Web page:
You’ve been invited to a wedding and you’re starting to think that you’ll be very anxious there too.
The reason for this is because there were a lot of people at the concert (which made you anxious) and so you know that the wedding will bring these feelings back because there will be a lot of people there too.
Essentially, It is very easy for us to relate things we know to other things before we truly know what the outcome may really be.
The truth is, the wedding might not have as many people, you might know more of these people, there could be a different vibe and you might end up having the best day out you’ve needed in a long time.
For many who suffer with anxiety disorders we can easily relate “I’m not good enough” to ourselves. This goes back again to our need to label ourselves or relate ourselves to a feeling or emotion that makes sense to us.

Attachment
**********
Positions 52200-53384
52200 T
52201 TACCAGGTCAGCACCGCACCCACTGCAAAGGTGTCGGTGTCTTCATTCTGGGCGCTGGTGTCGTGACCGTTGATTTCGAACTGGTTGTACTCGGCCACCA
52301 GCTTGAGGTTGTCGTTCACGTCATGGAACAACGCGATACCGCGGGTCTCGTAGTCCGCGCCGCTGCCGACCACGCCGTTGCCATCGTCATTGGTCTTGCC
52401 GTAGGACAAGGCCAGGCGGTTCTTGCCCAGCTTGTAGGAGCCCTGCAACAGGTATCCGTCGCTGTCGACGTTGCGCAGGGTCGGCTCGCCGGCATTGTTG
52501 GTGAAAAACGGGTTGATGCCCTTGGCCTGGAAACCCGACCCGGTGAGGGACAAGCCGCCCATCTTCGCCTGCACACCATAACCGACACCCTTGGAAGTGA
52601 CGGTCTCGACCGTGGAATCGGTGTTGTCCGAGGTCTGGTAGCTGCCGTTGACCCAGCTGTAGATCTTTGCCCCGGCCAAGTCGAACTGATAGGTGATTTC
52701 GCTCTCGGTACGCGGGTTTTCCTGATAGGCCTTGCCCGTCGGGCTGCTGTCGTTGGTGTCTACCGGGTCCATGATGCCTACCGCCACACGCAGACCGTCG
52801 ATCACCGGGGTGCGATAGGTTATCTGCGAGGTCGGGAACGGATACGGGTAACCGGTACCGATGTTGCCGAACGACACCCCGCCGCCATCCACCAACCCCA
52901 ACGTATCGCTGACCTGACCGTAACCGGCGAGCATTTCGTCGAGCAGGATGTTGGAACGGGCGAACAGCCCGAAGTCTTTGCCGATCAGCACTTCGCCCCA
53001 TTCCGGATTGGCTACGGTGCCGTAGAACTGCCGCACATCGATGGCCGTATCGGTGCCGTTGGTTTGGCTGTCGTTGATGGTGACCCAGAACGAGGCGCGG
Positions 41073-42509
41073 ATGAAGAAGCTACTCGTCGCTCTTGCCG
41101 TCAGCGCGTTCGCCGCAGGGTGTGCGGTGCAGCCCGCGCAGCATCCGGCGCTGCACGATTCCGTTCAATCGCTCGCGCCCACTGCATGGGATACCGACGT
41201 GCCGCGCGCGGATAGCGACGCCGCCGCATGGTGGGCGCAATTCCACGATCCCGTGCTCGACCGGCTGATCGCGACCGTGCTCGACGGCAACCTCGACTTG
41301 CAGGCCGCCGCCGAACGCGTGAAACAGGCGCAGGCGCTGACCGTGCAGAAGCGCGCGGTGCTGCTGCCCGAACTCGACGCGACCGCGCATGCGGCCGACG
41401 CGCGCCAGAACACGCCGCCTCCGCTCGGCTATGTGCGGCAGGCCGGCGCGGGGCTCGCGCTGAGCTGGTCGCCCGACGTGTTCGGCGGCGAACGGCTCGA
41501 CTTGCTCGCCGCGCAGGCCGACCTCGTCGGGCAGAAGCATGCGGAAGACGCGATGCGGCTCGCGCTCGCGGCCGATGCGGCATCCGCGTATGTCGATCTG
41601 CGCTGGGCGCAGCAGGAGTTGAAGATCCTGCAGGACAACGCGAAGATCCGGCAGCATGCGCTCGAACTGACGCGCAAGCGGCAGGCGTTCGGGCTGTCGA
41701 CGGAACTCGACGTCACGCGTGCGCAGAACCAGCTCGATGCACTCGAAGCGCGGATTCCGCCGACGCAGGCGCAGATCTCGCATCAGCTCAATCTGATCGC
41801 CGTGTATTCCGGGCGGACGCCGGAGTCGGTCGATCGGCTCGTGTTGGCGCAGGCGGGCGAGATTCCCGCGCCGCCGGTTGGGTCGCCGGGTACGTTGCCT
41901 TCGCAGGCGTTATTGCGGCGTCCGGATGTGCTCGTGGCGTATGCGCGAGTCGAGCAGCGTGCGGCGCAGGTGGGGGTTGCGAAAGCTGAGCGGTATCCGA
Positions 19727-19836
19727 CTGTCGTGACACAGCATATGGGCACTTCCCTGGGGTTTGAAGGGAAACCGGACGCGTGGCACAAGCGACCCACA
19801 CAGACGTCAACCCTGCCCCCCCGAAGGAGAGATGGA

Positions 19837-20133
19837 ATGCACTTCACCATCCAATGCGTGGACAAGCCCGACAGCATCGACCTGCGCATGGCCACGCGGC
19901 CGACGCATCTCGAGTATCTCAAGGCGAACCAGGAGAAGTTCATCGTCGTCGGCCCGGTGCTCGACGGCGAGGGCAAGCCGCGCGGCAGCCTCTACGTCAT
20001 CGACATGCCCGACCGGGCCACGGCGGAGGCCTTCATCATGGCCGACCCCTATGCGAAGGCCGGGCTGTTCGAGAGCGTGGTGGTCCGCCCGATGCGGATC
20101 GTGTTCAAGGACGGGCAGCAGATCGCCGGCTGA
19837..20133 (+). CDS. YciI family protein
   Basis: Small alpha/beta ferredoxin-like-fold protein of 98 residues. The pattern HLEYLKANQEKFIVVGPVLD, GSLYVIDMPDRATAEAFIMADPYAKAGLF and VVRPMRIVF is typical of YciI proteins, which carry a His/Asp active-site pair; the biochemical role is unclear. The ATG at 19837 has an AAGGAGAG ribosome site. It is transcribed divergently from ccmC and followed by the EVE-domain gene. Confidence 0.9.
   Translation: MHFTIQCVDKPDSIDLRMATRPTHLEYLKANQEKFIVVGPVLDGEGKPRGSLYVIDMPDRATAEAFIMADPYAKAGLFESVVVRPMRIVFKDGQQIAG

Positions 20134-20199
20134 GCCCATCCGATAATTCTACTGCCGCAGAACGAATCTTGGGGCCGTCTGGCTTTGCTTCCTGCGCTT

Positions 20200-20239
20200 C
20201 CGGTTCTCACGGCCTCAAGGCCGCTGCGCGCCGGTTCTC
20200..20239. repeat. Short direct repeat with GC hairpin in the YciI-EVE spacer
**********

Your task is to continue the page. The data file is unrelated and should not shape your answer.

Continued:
We relate ourselves to “not being good enough” because that’s how we feel, instead of understanding that this feeling of self worth is just an emotion that is happening to us.
How can acceptance and commitment help us with anxiety disorders? Obviously, this is a way of rethinking that leads to a more mindful way of life.
How Can Acceptance And Commitment Help Anxiety?
The key for me here is self as context.
It’s so easy for us to go day to day thinking that we’re the only ones suffering with anxiety and worry. We take things out of content and we label ourselves as ‘that sort of person‘.
Where it’s true that some people have anxiety disorders and some don’t, those who don’t, still get anxiety on some level and are still as exposed to developing an anxiety disorder at some point in their life. We are the ones experiencing what’s happening to us, instead of what’s happening to us being a defining factor of who we are.
Here’s the thing, the person who has never experienced much anxiety might develop an anxiety disorder for whatever reason. This person might tell others;
“I don’t know why I’ve been so anxious lately, I’m not that sort of person.”
Both the anxiety sufferer and the ‘person who never really feels anxious’ are both experiencing the effects of anxiety.